So what are your opinions about these 7 points given?

Do they inspire you about the future of what could be Nigerian Housing, are they realistic, or are they over-rational, are they just right, or limiting.

What do you think? Comment below:

Thursday, 21 October 2010

Lagos roads get health check

Governor Babtunde Fashola of Lagos state, last week initiated the "Gradual Upgrading and Replacement Infrastructural Renewal".

And I say about time!!

The assistant director in the initiative, Mr. Fola Adeyemi added that; "A comprehensive test would be carried out to determine what materials are best suited for a certain terrain and the extent of damage done to such road."

I am sure many professionals within the built environment believed that this should have always been the case. After all it doesn't make sense to start building when you don't know what exactly you are building on.

For all we know, the Nigerian government might have well been building on top of sinking sand all this time. (Since it seems as forms of progress seem to just sink or disappear).

Nonetheless, this is a great initiative, it makes sense and it is just what is needed. I just hope that we don't need another test in a few years time which involves "testing various materials and construction techniques on the terrain first before choosing a method and applying it".

As implied, this method of testing introduced will only be useful if the results are vital when it comes to decision making about urban layouts, materials, construction and maintenance schemes.

I think it is about time we admit that as a government, we have never been too good at upkeep, so durable, long-lasting (and potentially more labour-intensive) results should be our aim.

I will post another topic about the after effects of rain on our roads and options we can employ to tackle, and of course there will be a discussion topic to accompany this.

Wednesday, 20 October 2010

What IS Nigerian Architecture? Part 2

When you search in Google for what is Nigerian Architecture, this is what you get.


My favourite example being the last image which is a building in Warri (if you know the name please write it in the comment box below).

I like it's boldness, and its fearlessness to stand out and shout that it is Nigerian, though not everything about is typically Nigerian tradition architecture, it borrows from both the colonial and traditional and to some extent even some modern too.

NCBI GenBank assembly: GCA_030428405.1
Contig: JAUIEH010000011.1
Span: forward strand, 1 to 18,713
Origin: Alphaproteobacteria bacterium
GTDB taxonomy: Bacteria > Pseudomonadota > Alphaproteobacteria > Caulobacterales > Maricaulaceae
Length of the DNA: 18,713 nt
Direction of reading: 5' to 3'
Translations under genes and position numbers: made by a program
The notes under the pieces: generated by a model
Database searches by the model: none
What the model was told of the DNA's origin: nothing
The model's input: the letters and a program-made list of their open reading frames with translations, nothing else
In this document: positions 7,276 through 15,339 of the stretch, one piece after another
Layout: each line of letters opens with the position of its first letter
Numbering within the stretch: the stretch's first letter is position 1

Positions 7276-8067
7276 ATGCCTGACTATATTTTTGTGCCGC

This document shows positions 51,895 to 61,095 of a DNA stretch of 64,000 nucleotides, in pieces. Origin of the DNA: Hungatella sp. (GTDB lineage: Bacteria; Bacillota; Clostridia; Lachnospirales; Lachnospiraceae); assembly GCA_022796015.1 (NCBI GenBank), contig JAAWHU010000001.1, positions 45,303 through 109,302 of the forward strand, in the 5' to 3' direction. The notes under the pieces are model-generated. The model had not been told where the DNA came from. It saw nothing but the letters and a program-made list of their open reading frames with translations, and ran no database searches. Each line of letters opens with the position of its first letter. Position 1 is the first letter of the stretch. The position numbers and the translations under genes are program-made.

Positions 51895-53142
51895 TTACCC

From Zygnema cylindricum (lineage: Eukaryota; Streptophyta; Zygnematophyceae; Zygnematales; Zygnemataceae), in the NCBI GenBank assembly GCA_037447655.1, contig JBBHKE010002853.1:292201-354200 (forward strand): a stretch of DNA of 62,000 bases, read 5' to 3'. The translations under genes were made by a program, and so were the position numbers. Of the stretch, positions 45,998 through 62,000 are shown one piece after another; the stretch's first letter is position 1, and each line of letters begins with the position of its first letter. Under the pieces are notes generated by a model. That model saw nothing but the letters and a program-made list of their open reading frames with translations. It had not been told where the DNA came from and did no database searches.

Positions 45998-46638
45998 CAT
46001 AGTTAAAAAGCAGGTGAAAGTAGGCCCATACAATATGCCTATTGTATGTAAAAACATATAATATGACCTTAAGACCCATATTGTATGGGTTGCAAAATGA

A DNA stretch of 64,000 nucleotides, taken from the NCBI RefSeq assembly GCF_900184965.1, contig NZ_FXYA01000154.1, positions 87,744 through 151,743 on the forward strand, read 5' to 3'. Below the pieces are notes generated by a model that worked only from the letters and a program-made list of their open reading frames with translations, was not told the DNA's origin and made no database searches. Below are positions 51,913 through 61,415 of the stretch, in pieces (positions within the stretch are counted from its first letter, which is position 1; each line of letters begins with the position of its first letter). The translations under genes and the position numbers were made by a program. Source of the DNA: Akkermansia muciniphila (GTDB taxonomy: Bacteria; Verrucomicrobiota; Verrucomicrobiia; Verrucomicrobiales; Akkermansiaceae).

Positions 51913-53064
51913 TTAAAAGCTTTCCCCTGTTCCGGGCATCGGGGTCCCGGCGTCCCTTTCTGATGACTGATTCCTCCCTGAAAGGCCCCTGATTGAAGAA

I will continue to update this post with more images, tell me what you think.

Tuesday, 19 October 2010

Goodluck arives in Anambra state

President Goodluck Jonathan has recently commissioned various construction projects in Anambra during his visit to the state this passing week, projects include:

A control lab by the National Agency for Food, Drug, Administration and Control (NAFDAC) in Agulu,
An assembly plant by the Innosson Motor Manufacturing company in Nnewi,
Anambra State University Teaching Hospital in Awka,
Kenneth Dike Library,
An emergency management complex for the state,
A parental drugs factory by the Juhel Pharmaceuticals Industry
and of course various roads and bridges and other infrastructural related construction.

Sunday, 17 October 2010

Ogun state says goodbye to household generators?

The Nigerian Electricity Regulatory Commission (NERC) has recently granted Ogun State, the license to distribute electricity.

The first state to receive such a license, and this brings hope to those who work within the industries in Ogun stat. 

The licence was granted to the Gateway Electricity Limited, (a Private Public Partnership between Power Systems Limited and the Ogun State government).

Only time will show the whether this proves a good decision and becomes a successful endeavour. Case studies of other countries that have privatised services like such have proven to improve the service, and generate economy for the companies involved whilst alleviating the strain on the government to provide the service.

As we all know, consistent electricity supply is a problem that Nigeria has continued to struggle with for decades, and there is no better time than Nigeria at 50 for the positive push to be iniated.

I hope other states will be soon to follow.

If you live in Ogun state and have something to say, please send your experience to:

tjdesignz [at] hotmail.com

Saturday, 16 October 2010

Nigerian House of the Future # 1

As part of the new series which has just begun at nigerianarchitecture.blogspot.com, I will be posting entries of what others think should be;

"The Nigerian House of the Future" - unedited AND uncut.

So here's to the first guest post by a poster by the name of "ocho cinco" who posted:

"I always thought the Nigerian House of the future should borrow a lot more from the past

I am no architect, but I think it would be really cool to have a modern rendition of those muddy houses with the thatched roofs. They kept cool during the day and warm at night.

While that might not be practical, on some architectural show about buildings in Africa a while back, I saw the most remarkable building in Ghana. It was at once modern yet fit right into the spirit of the tropics. Shaded by a tropical tree, it was conventionally shaped (read: simple), and it gave the impression of space not the claustrophobia these Nigerian buildings induce. Like a large rectangle floating on a smaller square. Absolutely delightful.